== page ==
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History Cookbook: Rabbit (Hare) Terrine

About this recipe
Healthiness : (11 votes)
Difficulty:  2 out of 5 difficulty
Comments:

Mincing the rabbit finely takes some time and skill with a sharp knife. You can make this easier by using a food processor.

If the sausage meat is fatty, you will need to pour off the hot fat from the terrine soon after it comes out of the oven. The fat will be VERY hot and care should be taken.


Preparation Time: 20 minutes preparation, plus cooling time.
Cooking Time: 1 1/2 hours
Number of servings: Makes a 1lb loaf, 6-8 slices.
Serving suggestions: Serve with salads or with creamed vegetables.


This terrine is best served cold. Traditionally hare was used but rabbit was also common, when hare was out of season or not available. You can substitute the rabbit/hare for chicken as you can buy this in most supermarkets.

This dish is made by layering meat and dried fruit with sausagemeat. The terrine is wrapped in bacon. When cold it is served sliced, so you can see all the layers. It looks attractive and would make a pretty dish for many occasions.

Edwardian cooking was often lavish, with much attention given to presentation. Many game meats were used such as hare, pheasant, grouse etc when in season. Cold luncheons were popular, either in the form of picnics but also lunch parties related to events such as shooting or seasonal sports.

Ingredients
  • 1 oven ready hare (rabbit) jointed and boned (or 3 chicken fillets)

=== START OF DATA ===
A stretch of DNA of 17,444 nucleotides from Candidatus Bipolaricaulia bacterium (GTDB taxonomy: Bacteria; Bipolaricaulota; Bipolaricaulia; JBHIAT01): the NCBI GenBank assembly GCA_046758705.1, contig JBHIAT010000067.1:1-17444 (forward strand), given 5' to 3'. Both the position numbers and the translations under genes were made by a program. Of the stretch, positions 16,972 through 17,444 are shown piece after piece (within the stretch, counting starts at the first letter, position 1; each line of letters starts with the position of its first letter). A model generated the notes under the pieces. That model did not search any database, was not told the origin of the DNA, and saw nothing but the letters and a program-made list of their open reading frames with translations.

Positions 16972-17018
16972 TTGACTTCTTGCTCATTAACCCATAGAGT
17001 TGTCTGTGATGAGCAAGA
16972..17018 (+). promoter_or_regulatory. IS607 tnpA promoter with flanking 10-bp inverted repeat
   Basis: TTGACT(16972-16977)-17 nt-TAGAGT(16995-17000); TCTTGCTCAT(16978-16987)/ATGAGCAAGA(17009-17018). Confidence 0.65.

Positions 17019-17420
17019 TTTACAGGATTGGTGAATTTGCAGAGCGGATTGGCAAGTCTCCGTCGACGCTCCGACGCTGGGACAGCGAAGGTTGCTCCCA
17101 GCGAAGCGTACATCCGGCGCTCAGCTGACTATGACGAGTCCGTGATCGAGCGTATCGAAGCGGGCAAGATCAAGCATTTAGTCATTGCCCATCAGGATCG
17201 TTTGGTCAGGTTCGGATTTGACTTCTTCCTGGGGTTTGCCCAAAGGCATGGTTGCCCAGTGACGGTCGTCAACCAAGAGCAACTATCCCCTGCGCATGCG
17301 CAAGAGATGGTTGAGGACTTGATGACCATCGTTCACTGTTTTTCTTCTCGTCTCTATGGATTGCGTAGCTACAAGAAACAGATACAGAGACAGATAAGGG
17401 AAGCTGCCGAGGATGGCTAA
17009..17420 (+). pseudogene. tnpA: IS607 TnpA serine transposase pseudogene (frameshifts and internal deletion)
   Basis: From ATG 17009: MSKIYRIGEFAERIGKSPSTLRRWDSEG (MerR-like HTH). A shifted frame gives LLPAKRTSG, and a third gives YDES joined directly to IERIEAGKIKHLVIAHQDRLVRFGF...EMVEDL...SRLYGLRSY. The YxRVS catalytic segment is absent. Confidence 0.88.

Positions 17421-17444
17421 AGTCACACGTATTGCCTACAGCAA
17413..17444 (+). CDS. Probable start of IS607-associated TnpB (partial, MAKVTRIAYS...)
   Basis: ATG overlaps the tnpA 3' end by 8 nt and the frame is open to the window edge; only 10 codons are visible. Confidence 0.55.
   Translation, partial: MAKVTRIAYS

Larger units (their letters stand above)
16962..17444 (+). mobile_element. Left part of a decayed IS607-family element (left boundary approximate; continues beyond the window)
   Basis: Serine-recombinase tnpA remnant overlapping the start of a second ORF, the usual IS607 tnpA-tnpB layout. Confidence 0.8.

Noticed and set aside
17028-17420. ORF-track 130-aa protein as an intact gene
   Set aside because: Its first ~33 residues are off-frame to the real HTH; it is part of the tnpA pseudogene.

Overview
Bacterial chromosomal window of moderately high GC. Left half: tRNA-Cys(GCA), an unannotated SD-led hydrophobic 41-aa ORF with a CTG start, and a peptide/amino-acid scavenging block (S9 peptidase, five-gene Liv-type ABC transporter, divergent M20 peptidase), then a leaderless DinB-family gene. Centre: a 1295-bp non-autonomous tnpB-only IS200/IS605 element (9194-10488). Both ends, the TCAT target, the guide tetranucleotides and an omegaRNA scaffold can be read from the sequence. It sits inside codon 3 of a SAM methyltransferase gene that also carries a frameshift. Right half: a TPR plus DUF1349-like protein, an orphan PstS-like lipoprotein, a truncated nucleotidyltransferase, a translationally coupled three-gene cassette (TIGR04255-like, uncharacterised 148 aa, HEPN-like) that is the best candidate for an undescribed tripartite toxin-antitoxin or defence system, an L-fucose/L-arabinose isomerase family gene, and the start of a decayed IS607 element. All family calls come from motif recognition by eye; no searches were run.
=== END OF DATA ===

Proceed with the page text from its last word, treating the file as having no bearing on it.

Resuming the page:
• 225g (8 oz) pork sausage meat ( approx 4 sausages)
  • 1 small onion, grated
  • 2 egg yolks
  • 1 small carrot grated
  • 100g (4 oz) seedless raisins
  • 30ml (2 tbsp) stock
  • salt and pepper
  • 225g (8 oz) streaky bacon, rinded (about a standard pack of 8 rashers)
Equipment

 

  • Sharp Knife
  • Chopping Board
  • Measuring Jug
  • Grater
  • Tablespoon
  • Fork
  • Terrine

 

Making and cooking it
Always wash your hands before preparing food Always wash your hands before preparing food.

  1. Pre-heat the oven to 180C, 350F or Gas 4
  2. Cut the best pieces of meat into neat slices and mince the rest
  3. If you are using sausages, split the skin and peel it off. You can use the the meat inside for the recipe
  4. Mix the minced meat with the remaining ingredients, except the bacon
  5. Line a 450g (1 lb) terrine (or loaf tin) with overlapping bacon rashers, leaving 5cm (2 inches) hanging over the sides. Save 2 slices to lay on the top of the terrine
  6. Fill with alternate layers of the mince mixture and the pieces of rabbit meat
  7. Wrap the bacon over the top and bake in the oven for 1 ½ hours
  8. Pour off any excess fat; cool
  9. Serve cut into thick slices
Rabbit (Hare) Terrine - print view  Rabbit (Hare) Terrine - print view

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